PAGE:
Tip 2: Avoid Comparisonitis
“Never someone’s middle to your beginning.” Someone said to me the other day, “if only I had a clear brand like being Canada’s Recognition Expert with a trademark FROG (Forever Recognize Others’ Greatness) as you do.” Spoiler alert: it took me over a year into my business to get comfortable with claiming recognition as my core expertise and a few years more to change my LinkedIn title to “Chief Recognition Officer.” My first website was watered down with “elevate potential” this and “training and consulting” that. *yawn* A million others do that!
My ‘middle’ is having done that hard professional soul searching of how I want to be known and (as the next point shares), what am I most passionate about. That was the turning point to being represented by speakers bureaus, charging what I was worth, and being selective with clients based on a mutually good fit.
If you’re (thinking of) starting out, my beginning was like yours, so focus on the steady gains and get guidance along the way rather than compare. Just like you look up to a professional mentor (arguably intrapreneurs) that are farther in their career, remember fellow entrepreneurs have a journey that might not be as easy to see now.
Tip 3: Do what you know
I had almost 15 years of work experience that validated the exponential power of recognition to transform cultures, and now nine years with clients from just about every industry that further substantiates it. It seems counterintuitive that the more narrow your focus, the more work you get. However, relate it to your life, and you’ll see it makes sense: Do you want a general contractor to put in your gas line or do you trust a gas fitter? If you need the big-picture design, do you now need that general contractor for their project planning expertise? The situation calls for the type of specialist to solve a project and provide the best solution.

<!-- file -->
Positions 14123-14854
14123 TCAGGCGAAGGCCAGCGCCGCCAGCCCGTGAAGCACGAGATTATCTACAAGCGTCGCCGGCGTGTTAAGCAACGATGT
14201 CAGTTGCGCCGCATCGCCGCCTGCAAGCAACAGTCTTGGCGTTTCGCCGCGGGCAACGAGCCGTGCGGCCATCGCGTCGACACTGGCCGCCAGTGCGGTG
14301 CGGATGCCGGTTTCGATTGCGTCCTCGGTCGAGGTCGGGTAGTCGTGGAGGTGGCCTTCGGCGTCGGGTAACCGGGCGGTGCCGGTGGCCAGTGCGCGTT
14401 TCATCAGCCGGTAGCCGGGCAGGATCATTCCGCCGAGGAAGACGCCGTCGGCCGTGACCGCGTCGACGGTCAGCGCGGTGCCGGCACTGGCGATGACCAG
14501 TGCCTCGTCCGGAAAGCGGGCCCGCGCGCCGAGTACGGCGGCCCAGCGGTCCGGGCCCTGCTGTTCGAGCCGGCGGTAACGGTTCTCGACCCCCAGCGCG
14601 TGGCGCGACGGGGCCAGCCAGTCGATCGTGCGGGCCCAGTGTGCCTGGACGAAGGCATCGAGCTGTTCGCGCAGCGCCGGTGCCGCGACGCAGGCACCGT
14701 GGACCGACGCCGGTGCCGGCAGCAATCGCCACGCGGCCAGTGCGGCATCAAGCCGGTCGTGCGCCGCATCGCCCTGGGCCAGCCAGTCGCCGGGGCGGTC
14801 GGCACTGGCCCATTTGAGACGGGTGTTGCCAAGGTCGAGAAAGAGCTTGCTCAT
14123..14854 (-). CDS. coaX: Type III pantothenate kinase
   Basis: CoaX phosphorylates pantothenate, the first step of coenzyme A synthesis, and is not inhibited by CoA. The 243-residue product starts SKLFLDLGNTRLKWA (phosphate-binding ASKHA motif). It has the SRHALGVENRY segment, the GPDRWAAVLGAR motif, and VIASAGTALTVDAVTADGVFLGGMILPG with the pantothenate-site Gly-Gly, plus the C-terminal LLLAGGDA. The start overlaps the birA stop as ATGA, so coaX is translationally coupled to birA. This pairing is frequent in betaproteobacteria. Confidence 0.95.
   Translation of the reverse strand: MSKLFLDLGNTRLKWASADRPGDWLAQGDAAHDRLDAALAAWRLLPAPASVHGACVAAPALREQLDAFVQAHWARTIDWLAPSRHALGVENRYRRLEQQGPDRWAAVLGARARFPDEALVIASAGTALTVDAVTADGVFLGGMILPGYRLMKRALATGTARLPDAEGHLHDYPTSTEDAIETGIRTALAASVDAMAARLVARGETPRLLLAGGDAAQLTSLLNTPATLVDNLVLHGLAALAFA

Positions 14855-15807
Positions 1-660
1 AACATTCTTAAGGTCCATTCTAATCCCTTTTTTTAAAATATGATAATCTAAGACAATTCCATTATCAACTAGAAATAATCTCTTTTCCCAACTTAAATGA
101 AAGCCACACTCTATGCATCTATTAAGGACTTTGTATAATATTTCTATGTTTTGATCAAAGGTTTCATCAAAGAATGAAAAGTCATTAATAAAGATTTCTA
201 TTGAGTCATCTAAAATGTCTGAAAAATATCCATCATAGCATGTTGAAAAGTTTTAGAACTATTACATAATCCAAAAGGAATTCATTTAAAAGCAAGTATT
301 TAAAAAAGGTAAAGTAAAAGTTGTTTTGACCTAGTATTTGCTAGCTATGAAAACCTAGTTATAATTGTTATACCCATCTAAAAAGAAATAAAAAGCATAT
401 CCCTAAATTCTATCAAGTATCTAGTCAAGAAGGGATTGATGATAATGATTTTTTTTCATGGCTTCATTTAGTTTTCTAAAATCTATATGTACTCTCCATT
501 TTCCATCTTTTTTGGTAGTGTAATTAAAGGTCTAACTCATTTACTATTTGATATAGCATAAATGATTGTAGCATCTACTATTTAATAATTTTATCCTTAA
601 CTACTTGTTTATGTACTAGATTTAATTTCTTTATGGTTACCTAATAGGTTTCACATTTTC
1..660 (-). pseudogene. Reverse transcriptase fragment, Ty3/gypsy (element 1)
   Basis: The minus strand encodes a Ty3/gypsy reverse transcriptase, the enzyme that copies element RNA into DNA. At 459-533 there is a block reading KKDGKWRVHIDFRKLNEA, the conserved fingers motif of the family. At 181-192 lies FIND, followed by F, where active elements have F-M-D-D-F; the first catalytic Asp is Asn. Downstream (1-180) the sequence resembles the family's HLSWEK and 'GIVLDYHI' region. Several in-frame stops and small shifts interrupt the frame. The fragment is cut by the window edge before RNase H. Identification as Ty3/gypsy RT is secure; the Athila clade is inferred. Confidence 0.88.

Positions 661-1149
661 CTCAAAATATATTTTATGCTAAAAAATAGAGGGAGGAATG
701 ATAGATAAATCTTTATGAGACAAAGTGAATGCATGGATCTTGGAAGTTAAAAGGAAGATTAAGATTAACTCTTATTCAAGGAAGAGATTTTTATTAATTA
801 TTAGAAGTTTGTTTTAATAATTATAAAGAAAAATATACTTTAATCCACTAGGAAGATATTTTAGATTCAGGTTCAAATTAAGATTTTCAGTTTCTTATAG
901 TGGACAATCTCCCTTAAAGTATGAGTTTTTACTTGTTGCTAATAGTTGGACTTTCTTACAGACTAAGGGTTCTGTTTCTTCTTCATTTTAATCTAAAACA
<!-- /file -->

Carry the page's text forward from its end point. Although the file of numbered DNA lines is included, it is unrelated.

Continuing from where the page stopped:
Be that person who finds the solution, and you’ll all have lots of value – internally as an entrepreneur or externally as an entrepreneur. Best of all, it will fuel your soul and fill your professional cup.
Tip 4: Be passionate
Dive deep into your biggest passion, the juiciest solution to a huge problem, and one that there’s a hole to be filled. If you are aiming to spend most of your waking hours doing something, you best make sure it makes you jump out of bed, given the pressure you’ll feel working for yourself (with no safety net.) Your passion, some days, will need to carry you. Don’t minimize that passion; you are allowed to make money doing what you love (working need not be a painful grind.) Assume there aren’t others needing your gifts.
- Do you want to help women in the building industry speak up and have a voice?
- Do you want to help college kids start thinking like investors?
- Do you want to help people build more accessible websites?
Before you jump ship, ask yourself if you can live more of this passion in your workplace. Work, looking back, workplaces provided me with a living laboratory of the exponential power of recognition. So why did I (and many others) doubt that recognition could be the focus of any successful business? If it worked within organizations, why wouldn’t it help other organizations? As my speaker friend Michelle Cederberg says, that’s “stinkin’ thinkin’.” Working for yourself or someone else, do what you love. You can’t fake passion.
The Age of Intra- and Entrepueuralism
Whether you bring your innovation inside or outside formal workplace structure, I hope this helps you lean into your and your colleagues to lean into areas of genius for greatness. Whether it’s within the job, bringing your intrapreneurial spirit, and working toward entrepreneurship now or one day in the future, there is room for all in our complex world of work of today.
In fact, we have a program that helps you to have the best of both worlds: The Side Hustle Solution: Stay in Your Job AND Work For Yourself. Check it out here.
For more inspiration, check out these delicious conversations between Leanne Hughes and I on her podcast First Time Facilitator: